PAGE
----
Community Thanksgiving: America Unchained!

On November 18, the Saturday before Thanksgiving, communities around the country will celebrate America Unchained! -- a national event sponsored by the American Independent Business Alliance (AMIBA), that urges communities to "unchain themselves" and to shop only at locally owned independent businesses for the day. AMIBA is inviting all independent retailers, independent business alliances, and independent trade associations to join in the third annual event.


"We timed America Unchained! deliberately and strategically," said Jennifer Rockne, AMIBA director. "Our goal is to get the public's attention before the onset of the annual holiday shopping frenzy -- before their attention is colonized by events and the advertising barrage." America Unchained! focuses on community economics by helping citizens recognize the fiscal benefit of shopping at local independent businesses -- and to think about the impact of where they choose to spend their dollars, not only for the upcoming holiday season, but every day.


"The media love to use 'Black Friday' to depict the nature of holiday shopping, but their chosen image is of shoppers ... exiting chain stores with armloads. It's a soulless, superficial portrayal," said Rockne. "America Unchained! primarily is a media event that carries a strong educational message about community economics and provides a way to remind people that independent businesses are part of the holiday shopping experience -- and a better one all around.... We'd like to shift more holiday spending to independent businesses, but we also want to restore some humanity and meaning to the act of giving a gift."


As in previous years, a key focus of the America Unchained! event is the findings of Civic Economics' Andersonville Study and "Economic Impact Analysis -- A Case Study: Local Merchants vs. Chain Retailers", both of which clearly illustrate that local retailers return more economic value to the community than do chain retailers.


"We know, through economic impact studies such as the Austin Independent Business Alliance's, Andersonville and Mid-Coast Maine, that communities are huge beneficiaries when people shop locally owned," Rockne continued, "so focusing on community economics is a useful bridge for this campaign that gives the act of gift-giving added meaning."


America Unchained! evolved out of a 2003 event, Austin Unchained, which was held by the Austin Independent Business Alliance, an AMIBA affiliate headed by Steve Bercu of BookPeople. Austin alliance members organized the event to demonstrate that even one day of shopping at locally owned businesses would have a significant economic impact on the city.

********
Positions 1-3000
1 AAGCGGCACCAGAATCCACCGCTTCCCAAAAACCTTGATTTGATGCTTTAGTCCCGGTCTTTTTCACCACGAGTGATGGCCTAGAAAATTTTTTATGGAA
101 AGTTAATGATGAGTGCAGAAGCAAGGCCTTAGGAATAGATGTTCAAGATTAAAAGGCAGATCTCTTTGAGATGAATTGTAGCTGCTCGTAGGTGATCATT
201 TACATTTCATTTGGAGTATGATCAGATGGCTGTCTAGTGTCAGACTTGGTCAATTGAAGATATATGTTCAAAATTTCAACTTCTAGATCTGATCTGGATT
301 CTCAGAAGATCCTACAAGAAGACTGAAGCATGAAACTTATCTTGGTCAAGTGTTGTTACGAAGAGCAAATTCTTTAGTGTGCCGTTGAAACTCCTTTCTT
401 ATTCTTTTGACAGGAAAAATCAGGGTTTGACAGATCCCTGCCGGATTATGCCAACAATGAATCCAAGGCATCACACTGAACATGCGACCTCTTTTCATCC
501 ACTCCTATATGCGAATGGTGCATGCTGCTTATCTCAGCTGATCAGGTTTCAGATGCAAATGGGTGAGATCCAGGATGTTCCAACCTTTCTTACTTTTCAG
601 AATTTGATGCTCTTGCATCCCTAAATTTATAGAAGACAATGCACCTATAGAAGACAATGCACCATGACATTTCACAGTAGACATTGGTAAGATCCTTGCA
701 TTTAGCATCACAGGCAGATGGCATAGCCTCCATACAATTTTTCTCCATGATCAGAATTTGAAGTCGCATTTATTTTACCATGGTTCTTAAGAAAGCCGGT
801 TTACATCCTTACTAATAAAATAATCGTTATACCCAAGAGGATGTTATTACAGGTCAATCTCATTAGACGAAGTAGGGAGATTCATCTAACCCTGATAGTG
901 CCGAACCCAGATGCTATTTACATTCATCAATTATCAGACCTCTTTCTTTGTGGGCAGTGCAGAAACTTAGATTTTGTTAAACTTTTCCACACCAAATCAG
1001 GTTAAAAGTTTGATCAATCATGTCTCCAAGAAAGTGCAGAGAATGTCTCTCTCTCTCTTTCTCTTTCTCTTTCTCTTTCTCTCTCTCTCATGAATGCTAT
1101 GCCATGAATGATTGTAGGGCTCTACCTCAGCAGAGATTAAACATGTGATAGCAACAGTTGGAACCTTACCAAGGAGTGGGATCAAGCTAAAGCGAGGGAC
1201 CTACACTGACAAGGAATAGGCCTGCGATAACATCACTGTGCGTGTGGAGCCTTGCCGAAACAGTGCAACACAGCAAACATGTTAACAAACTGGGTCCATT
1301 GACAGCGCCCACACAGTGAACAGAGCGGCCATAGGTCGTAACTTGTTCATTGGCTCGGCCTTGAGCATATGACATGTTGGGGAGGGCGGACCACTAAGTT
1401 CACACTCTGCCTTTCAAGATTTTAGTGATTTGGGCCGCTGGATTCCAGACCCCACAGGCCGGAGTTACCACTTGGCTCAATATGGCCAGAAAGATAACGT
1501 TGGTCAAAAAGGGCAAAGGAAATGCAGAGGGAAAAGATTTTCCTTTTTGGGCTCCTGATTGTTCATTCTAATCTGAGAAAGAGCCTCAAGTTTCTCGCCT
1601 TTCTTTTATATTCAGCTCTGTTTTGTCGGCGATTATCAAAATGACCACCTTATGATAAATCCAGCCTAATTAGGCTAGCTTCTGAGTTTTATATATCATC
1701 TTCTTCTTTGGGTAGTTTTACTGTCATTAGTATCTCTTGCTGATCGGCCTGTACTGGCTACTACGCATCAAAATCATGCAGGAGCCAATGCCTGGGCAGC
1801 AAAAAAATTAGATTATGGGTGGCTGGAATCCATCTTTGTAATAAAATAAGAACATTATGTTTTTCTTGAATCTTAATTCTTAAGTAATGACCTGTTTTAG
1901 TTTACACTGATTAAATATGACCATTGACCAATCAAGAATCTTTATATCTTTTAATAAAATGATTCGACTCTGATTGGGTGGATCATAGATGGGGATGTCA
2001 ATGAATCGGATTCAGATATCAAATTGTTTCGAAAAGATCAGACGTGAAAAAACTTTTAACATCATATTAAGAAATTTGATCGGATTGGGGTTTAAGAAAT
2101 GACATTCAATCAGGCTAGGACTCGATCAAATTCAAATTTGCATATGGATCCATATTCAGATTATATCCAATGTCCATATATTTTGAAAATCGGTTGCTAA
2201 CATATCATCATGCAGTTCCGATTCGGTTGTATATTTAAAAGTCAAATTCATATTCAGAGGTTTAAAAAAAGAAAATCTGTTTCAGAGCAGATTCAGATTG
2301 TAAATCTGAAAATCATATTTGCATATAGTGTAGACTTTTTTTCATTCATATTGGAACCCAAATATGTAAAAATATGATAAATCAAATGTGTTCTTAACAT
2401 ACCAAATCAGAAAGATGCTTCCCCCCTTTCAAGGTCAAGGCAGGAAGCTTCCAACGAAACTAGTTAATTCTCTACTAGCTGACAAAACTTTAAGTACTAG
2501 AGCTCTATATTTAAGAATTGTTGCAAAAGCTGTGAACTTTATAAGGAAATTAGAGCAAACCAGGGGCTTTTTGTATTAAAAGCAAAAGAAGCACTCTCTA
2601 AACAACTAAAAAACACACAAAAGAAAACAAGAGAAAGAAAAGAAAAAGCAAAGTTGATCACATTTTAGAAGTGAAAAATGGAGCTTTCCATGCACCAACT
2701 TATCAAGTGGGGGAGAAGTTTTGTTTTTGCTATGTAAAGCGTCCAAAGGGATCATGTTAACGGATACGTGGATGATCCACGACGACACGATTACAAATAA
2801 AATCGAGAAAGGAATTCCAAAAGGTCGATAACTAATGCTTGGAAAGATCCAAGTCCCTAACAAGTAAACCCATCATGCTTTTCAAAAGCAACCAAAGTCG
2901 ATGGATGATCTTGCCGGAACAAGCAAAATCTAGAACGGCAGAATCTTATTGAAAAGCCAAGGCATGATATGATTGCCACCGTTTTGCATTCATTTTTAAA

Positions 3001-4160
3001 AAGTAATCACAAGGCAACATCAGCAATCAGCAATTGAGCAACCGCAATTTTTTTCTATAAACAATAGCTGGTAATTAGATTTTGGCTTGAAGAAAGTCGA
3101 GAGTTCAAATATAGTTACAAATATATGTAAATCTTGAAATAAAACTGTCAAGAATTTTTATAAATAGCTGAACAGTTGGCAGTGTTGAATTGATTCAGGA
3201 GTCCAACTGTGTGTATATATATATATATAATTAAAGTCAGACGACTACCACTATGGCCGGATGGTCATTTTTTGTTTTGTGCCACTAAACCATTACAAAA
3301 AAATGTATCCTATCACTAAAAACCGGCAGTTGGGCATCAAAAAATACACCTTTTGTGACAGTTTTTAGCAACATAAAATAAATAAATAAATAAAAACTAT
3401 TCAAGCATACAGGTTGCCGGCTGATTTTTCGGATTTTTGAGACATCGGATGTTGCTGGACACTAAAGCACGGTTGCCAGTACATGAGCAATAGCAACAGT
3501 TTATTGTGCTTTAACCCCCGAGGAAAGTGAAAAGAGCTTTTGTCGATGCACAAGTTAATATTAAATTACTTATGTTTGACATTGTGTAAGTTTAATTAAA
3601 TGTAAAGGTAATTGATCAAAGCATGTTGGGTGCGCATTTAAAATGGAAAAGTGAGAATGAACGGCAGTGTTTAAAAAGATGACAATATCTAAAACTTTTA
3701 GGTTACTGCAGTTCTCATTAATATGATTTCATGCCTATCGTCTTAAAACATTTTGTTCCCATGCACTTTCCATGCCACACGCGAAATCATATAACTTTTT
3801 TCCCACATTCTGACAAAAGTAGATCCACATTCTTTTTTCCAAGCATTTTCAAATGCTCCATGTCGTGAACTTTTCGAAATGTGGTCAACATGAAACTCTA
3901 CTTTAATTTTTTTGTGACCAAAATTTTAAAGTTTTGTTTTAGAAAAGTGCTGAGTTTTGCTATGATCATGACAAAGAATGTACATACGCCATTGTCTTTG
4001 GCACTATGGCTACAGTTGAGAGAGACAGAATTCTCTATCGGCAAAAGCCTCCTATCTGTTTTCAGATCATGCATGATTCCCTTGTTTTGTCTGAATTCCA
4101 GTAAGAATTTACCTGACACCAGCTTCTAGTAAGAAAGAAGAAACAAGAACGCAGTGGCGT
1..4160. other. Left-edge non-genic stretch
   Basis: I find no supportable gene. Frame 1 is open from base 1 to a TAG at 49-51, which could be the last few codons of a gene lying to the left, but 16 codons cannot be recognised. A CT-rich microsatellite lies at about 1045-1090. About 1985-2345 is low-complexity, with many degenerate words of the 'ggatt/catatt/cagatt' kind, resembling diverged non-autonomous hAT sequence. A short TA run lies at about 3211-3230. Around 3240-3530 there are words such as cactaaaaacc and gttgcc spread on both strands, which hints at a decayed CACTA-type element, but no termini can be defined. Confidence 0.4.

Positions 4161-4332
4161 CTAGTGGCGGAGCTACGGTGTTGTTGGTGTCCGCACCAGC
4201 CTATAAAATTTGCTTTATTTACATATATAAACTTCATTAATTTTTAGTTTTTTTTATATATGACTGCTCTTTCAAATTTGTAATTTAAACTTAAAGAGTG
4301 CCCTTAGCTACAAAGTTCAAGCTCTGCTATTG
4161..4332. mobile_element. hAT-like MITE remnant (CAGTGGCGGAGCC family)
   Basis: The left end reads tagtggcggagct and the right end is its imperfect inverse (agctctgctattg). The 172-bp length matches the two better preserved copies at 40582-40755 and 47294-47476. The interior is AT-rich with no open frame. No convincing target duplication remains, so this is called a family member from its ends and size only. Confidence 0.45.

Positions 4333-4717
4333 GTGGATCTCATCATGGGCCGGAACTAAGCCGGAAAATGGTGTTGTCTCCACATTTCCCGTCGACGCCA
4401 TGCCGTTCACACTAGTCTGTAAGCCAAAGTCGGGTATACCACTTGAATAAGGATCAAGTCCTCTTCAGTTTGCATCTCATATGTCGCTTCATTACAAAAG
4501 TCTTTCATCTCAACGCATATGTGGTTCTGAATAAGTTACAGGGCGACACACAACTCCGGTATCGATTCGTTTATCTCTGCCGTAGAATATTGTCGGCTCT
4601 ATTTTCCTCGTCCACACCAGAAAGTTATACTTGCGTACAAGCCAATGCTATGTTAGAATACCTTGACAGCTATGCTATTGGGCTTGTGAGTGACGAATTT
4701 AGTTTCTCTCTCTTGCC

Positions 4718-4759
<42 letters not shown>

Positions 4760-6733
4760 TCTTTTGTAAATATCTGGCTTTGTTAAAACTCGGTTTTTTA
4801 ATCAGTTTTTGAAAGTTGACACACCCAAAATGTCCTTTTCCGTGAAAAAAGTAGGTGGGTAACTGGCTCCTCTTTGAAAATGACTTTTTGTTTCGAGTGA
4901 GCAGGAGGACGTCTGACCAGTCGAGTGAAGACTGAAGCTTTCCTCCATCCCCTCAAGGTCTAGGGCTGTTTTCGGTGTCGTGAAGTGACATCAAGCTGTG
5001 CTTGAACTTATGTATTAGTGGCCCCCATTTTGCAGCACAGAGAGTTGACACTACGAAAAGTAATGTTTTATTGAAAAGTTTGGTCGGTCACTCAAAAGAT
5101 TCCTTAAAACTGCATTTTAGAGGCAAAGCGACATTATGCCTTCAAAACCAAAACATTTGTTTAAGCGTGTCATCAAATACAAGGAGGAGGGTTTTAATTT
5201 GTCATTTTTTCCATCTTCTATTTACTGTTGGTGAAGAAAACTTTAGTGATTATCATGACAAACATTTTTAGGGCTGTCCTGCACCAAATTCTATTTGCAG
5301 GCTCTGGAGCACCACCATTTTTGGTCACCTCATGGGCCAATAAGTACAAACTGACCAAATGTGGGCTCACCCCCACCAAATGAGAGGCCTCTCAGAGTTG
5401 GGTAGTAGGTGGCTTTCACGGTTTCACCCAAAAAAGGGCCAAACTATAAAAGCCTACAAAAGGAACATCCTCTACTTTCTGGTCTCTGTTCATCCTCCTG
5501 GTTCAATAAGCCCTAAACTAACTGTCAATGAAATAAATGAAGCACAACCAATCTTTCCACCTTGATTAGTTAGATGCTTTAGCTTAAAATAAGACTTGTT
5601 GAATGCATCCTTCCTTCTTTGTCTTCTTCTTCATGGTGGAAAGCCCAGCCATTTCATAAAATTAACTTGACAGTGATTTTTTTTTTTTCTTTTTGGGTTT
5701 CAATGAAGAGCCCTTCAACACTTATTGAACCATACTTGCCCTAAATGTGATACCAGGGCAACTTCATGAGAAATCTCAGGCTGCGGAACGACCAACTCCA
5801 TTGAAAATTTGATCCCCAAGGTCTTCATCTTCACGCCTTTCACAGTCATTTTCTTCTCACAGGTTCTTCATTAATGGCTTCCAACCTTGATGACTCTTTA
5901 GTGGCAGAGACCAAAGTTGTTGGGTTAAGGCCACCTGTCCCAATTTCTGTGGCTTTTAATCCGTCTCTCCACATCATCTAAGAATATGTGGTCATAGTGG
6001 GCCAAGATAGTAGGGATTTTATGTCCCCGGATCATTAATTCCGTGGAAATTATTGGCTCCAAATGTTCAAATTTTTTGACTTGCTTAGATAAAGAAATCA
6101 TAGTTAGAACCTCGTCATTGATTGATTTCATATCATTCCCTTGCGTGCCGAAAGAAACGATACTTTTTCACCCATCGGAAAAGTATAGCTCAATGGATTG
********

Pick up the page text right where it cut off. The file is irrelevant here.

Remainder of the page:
In conjunction with the event, the Austin Independent Business Alliance commissioned "An Analysis of the Potential Economic Impact of Austin Unchained," a study conducted by Civics Economics that indicated its expectations were correct. "The economic impact of a successful Austin Unchained event will be measured in the millions of dollars," the report said. "This is the equivalent of dozens of new jobs in our community from a single day of changed consumer behavior."


"The Austin Independent Business Alliance generated substantial local media exposure to drum up community support and participation," Rockne said. "Combined with their posters, fliers, t-shirts, the word got out and the community joined in to inject millions into Austin's economy." AMIBA hopes that its national campaign will multiply that effect with each participating community and continue to spread the collective message.


"The media love this event because it's edgy, and its timeliness is perfect, both for the pertinence of the local versus chain issue and for its proximity to the holiday shopping season," Rockne explained.


AMIBA provides templates for posters, a logo, button designs, press releases, and more for local customization. All of the materials will soon be available for download from the AMIBA website, www.amiba.net. AIMBA also encourages participants to develop their own organizational items. -- David Grogan, Bookselling This Week


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